At any given point in time there are millions of people travelling around the world. Some are on fully-paid luxury business trips, checking out their host cities between catered meetings and long lunches; some are on organised bus tours having the travel experience handed to them according to a timetable; some are with their families, staying in the best two-and-a-half star hotels they can afford, ordering in restaurants to a budget, and ticking things off a list of “must see” attractions; some are on working holidays, interacting through employment; some are roughing it in budget backpackers’ and soaking up the local atmosphere, often in backpackers’ pubs, surrounded by other local atmosphere-soakers of similar non-local origin.
While it’s natural to feel that one’s travel experience is unique and special, chances are it’s very similar to the experience of many, many people who have done it before or who are doing it at the same time. But travel is a personal thing, and even twenty people who take the same bus tour, see the same sights, buy the same souvenirs, and eat the same food, will arrive home with twenty different personal experiences due to their unique perspectives, circumstances and contexts. So for this reason, each travel experience could still be said to be unique and special — at least on one level.
When I was 22-years-old, back in 2000, I arrived in London to start the same working holiday experience that has been enjoyed by millions of Australians over the years, and that was being simultaneously enjoyed by tens of thousands of other Australians. Over the course of the next two years I had an utterly non-unique but utterly awesome travel experience. I lived in London and Edinburgh, I travelled to over twenty countries across continental Europe, Asia and northern Africa, and I snowboarded for 50 days straight in a small Austrian village — all of it along with all the other backpackers who were doing the same sorts of things at the same time.
During this time, not only did I have — literally — the time of my life so far, I came to an important realisation about how cocky, naive, immature and unworldly I really was (and still am, really.) I didn’t exactly “find myself”, as the horrible cliche goes, but I certainly learned some honest and useful lessons about myself (and have since happily ignored most of them.) However, there is one lesson that I’ve embraced wholeheartedly: that I can’t really think of much in life I enjoy more than travel.
Nothing beats the emotions and sensations that overwhelm you while facing the challenges of travelling through a strange place — the emotions and sensations that combine to make you feel totally, completely and absolutely alive. The adrenaline rush of negotiating a taxi ride with a pack of drivers in a crowded and dusty village square; the wonder of sitting on a hillside watching the sun rise over an ancient cityscape; the fun of meeting new people who are either fascinating, intriguing, dull or repulsive, or somewhere in between all of those; the total sensory overload of being surrounded by unfamiliar sights, sounds and smells. Sure, there are frequent stretches of boredom, frustration, mundanity and repetition, but the contrast between the positive and the negative makes the total experience all the better.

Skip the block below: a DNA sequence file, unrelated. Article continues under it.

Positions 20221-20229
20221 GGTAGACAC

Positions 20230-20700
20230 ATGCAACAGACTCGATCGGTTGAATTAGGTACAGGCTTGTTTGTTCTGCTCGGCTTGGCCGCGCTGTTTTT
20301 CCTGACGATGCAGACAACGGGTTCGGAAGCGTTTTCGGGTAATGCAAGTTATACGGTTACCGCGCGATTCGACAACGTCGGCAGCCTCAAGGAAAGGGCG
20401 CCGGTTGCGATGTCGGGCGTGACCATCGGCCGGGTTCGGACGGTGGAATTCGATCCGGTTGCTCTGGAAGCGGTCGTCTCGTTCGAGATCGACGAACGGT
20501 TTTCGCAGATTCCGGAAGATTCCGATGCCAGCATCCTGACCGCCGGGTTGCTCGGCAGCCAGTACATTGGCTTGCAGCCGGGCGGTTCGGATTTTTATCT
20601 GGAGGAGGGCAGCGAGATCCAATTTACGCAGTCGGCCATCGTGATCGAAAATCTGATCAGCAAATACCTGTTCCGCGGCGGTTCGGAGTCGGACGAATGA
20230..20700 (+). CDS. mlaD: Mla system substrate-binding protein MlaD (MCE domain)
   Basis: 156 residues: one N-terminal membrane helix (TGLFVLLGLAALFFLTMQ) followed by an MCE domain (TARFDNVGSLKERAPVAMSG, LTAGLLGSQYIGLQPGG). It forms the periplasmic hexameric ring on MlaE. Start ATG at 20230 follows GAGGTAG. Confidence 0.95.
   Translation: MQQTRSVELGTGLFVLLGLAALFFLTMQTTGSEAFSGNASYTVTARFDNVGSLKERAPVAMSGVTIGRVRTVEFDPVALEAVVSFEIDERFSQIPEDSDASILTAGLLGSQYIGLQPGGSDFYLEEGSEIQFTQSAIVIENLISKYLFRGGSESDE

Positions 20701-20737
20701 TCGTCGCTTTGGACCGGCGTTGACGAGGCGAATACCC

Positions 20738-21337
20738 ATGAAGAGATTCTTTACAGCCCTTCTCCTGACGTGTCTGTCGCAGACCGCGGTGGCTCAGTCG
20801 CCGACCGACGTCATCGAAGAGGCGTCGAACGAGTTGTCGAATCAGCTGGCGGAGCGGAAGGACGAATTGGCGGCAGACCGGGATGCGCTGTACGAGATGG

In five days I am leaving Australia to travel through India, the Middle East and northern Africa for about twelve months, give or take a bit. My partner (the beautiful Lisa, generally referred to as “Spykey”) and I have quit our jobs, put our stuff in storage, and bought one-way tickets. While I’m excited beyond belief and I reckon my trip is going to be a thousand kinds of awesome, I’m highly aware that I’m not blazing any sort of trail; there are millions of people who’ve already been to the places I’m going and done the things I’m doing, and millions others who have done the job quitting and stuff storing thing.
Given how many people are travelling right at this moment, and how the vast majority of travel experiences aren’t in any practical sense original, who’d want to read the travel blog of some guy from Melbourne they’ve never met? Trust me, I’ve thought about this, and I’m not going to be at all offended if you shrug your shoulders and sigh a hearty “who cares?” But this is a blog, and blogs are about a conversation rather than a monologue; while I’ll be the one writing the posts about my own experiences, I’m writing this up as a blog in order to interact — to hear your travel stories and anecdotes, share mine with you, discuss slightly more meaty topics such as the politics, media and culture of the places I’m visiting, and generally share this trip of mine with you. I’d love it if you decided to come along on this journey with me.
It goes without saying that I’ll be taking a veritable shitload of photos, and you’ll be able to browse them all in the photo gallery. I’ll also be regularly updating a map of our trip, along with our dynamic and organic itinerary.
Here we go, then.